Royal Wood is ready to open up and share.
The Toronto-based singer-songwriter has taken down the barriers – lyrically and musically – on his fourth full-length album, We Were Born to Glory
"It's such a mature record for me, an honest record and a confident record," says Wood on the phone, somewhere deep in the Ontario countryside.
Recorded this fall at the Montreal-based studio of Pierre Marchand (Sarah McLachlan), Wood says the songs here strip away "poetry and metaphor," and take on "big questions." It was also the first time Wood worked with a co-producer – his longtime collaborator Dean Drouillard – and brought a full band into the studio.
Here, Wood tells CBC Music how We Were Born To Glory came together, and why he couldn't have made this album in his 20s.
Q: You debuted some of the songs on this record on a Sneak Peek tour earlier this year. Have the songs changed much since then?
A: The songs I performed live were limited in what I felt I could perform solo. There are some orchestral and percussive-driven songs on this record, and I didn't think I could perform them solo. So a lot of the crowds on the Sneak Peek tour didn't get to hear that side of the record. What they did get to hear were the more pop-oriented songs like "When the Sun Comes Up," "Hard Thing to Find" and "Release Me." And the lyrics and the form of those songs did not change.
What I really got a chance to do was to understand that if the songs that resonated (with me).. translated live. Performing those songs live cemented that I was correct – the songs that I was excited about my fans thankfully were excited about as well. I don't think I tailored anything becuase of their input, but their input validated what I felt.
Q: What is it about this record that you could not have achieved earlier in your career?
A: Lyrically, it's brutally honest and transparent. In my 20s, I covered everything up in poetry and metaphor. This time I didn't. It was cathartic. I decided to pull down a wall and asked big questions, philosophically and about relationship-wise.
In doing so, I was artistically pushing myself in the production and involving other people. And having Dean [Drouillard] producing with me and having my band in the studio as opposed to playing all the instruments.
It's such a mature record for me, an honest record and a confident record – I wasn't that person in my 20s. My 20s were a blur of figuring out who I was, and also just being shy. I was a shy kid, always was.
[LISTEN: Wood shares his craziest tour incident ever, a missed flight and a frenzied spot on Amsterdam radio.
Q: Is it important for you as a songwriter to be able to share freely, emotionally?
A: As a human being, I think it's far greater to experience and be honest, open and be fearful. To allow people in and allow yourself out. It's the only way to really grow, to reach any sort of potential. If you build the walls up and everything's safe, and do what's expected and don't say anything that's going to rock the boat, you are going to lead a boring life. I don't just mean artistically, I mean as the human experience. I don't think we're coming back, I don't think I get a do-over. So I have to do my utmost to really live, be scared, experience, make mistakes, fall. Part of that is letting others in.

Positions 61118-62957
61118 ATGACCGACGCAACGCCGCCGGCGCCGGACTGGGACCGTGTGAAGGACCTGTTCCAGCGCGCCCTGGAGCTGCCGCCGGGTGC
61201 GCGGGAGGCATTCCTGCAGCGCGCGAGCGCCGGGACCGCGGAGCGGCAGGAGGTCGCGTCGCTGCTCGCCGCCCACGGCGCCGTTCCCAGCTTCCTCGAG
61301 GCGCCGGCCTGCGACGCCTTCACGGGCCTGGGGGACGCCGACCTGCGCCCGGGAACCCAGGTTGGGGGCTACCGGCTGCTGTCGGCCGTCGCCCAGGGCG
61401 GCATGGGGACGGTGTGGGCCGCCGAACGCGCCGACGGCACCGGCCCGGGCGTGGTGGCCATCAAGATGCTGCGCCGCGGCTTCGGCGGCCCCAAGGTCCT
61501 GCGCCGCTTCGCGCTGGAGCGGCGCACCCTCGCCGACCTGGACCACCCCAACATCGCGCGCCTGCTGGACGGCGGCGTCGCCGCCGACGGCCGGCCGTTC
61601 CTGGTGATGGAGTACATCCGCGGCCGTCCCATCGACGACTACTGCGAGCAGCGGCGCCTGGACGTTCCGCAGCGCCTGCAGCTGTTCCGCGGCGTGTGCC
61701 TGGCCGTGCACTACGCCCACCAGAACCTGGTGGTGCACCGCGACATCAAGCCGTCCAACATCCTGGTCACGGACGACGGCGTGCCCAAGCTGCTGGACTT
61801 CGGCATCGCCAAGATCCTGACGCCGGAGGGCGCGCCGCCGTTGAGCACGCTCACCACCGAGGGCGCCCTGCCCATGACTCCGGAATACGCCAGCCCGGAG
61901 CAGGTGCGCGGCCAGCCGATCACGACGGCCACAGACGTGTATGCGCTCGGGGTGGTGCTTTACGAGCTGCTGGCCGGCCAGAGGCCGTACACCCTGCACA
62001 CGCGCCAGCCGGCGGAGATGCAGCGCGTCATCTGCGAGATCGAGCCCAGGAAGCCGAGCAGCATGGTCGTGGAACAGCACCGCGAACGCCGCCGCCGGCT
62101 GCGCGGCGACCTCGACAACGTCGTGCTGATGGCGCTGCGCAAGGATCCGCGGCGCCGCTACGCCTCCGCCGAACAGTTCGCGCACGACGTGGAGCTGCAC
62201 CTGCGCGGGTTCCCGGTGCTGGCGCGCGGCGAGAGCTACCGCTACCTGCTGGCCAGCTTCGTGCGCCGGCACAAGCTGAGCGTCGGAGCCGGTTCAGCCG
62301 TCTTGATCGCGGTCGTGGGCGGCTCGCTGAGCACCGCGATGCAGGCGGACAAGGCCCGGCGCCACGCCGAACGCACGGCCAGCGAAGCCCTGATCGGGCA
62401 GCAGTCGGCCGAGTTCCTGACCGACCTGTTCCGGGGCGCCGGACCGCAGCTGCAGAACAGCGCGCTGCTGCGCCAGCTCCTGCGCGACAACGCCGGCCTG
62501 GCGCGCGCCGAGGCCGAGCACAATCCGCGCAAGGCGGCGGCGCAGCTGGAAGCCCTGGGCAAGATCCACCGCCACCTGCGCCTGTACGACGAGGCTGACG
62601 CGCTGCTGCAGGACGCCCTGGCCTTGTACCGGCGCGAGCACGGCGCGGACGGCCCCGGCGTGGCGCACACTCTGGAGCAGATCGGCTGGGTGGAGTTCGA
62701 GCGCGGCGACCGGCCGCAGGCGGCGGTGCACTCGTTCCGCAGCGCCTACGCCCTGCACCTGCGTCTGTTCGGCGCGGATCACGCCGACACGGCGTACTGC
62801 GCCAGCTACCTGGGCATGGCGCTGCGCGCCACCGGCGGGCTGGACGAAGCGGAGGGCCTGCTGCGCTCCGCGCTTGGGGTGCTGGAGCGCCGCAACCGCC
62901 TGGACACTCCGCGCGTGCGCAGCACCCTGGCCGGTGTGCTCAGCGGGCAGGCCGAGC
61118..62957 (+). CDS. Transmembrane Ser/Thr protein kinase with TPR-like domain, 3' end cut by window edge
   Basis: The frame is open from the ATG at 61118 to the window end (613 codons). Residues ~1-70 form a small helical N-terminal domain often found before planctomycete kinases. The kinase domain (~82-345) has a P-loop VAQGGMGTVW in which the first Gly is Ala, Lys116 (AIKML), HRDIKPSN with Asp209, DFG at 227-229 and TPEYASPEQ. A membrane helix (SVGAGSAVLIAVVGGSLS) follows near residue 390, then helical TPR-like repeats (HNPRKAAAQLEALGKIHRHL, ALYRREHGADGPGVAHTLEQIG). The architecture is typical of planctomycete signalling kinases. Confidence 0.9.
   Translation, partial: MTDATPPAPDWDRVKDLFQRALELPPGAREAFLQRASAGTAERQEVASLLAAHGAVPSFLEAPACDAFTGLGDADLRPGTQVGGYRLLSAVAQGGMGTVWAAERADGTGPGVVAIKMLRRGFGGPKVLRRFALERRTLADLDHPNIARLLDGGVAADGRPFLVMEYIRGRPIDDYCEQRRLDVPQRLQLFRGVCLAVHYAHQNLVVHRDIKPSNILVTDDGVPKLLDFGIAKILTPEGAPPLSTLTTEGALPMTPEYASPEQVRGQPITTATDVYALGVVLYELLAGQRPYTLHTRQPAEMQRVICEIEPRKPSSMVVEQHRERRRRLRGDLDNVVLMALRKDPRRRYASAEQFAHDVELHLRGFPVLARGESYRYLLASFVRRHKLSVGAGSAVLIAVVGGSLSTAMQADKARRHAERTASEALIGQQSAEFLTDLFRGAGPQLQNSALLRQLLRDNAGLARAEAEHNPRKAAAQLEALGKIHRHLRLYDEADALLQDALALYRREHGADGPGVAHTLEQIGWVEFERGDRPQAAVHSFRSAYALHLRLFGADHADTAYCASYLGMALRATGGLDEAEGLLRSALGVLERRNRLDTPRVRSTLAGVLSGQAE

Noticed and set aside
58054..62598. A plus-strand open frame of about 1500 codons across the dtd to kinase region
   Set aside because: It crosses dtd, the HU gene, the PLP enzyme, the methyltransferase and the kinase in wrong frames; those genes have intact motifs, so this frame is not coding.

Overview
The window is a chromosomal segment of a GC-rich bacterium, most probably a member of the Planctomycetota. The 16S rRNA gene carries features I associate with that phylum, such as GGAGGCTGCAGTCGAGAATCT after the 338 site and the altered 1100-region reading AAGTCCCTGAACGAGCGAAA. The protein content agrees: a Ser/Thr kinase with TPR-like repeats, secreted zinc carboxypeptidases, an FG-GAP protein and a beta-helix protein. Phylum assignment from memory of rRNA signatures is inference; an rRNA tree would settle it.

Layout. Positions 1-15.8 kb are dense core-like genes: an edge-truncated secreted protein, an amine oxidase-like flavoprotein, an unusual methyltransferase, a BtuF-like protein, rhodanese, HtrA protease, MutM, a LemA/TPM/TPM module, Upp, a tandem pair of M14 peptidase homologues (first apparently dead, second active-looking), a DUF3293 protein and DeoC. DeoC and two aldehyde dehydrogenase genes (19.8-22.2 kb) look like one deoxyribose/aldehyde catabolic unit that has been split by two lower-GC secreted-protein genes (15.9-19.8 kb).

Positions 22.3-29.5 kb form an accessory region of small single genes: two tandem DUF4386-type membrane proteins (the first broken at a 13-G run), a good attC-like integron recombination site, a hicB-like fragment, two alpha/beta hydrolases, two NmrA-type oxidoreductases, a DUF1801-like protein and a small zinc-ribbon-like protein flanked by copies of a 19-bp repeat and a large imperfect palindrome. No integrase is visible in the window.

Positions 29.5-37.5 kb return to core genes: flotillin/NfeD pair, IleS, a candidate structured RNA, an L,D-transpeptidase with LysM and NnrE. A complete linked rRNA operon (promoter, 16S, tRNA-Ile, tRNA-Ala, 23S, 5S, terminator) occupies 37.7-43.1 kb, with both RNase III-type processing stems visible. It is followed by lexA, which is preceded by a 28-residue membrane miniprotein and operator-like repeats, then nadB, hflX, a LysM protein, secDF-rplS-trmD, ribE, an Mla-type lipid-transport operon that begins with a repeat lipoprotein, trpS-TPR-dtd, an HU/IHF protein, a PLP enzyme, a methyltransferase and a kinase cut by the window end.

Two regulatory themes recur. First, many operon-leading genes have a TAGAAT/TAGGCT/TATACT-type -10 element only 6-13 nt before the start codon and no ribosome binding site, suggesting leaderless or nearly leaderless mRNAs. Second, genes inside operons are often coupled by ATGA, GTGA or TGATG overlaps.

I don't think that there's a greater adventure out there than actually being honest and open. It's one of the things I've learned from marriage. I was so closed off and insular in my 20s, and now I really don't. I find myself happily married, and I think one of the reasons I was able to do that is by being honest. Artistically, it's been the same, and that includes every part of my career. I do what I want to do and take chances.
Q: The first impression of an album is often its title – this one is We Were Born to Glory. What does the concept glory mean to you?
A: The album was based on that seed of potential that every human people – whatever our political stance, race, creed, religion or sexuality – we are all the same life force with the same potential. Some rise above their circumstances and some don't take advantage of the things they've been given. We as a society could reach a utopia if we really wanted. We have such potential. We are slowly getting there in some ways, and other ways I think we are taking multiple steps back.
I feel like just a relationship record can be kind of boring. I wanted to grapple something far bigger than "he said/she said." This, to me, was about the human experience, rather than just personal. Glory, to me, is truly living, being in the flow – the wind in your hair, the sunset, the sunrise, a baby being born, falling in love or out of love. It's the ecstasy of Theresa – being so filled with something that you want to burst.
This record was me being in the flow. It wasn't premeditated, thank God. If it was, I'd quit.
Listen to songs by Royal Wood on his CBC Music artist page
How I Write: Royal Wood
Letter to my teacher: Royal Wood
Exclusive video: Royal Wood, 'The Fire Did Go'
on Jul 09, 2012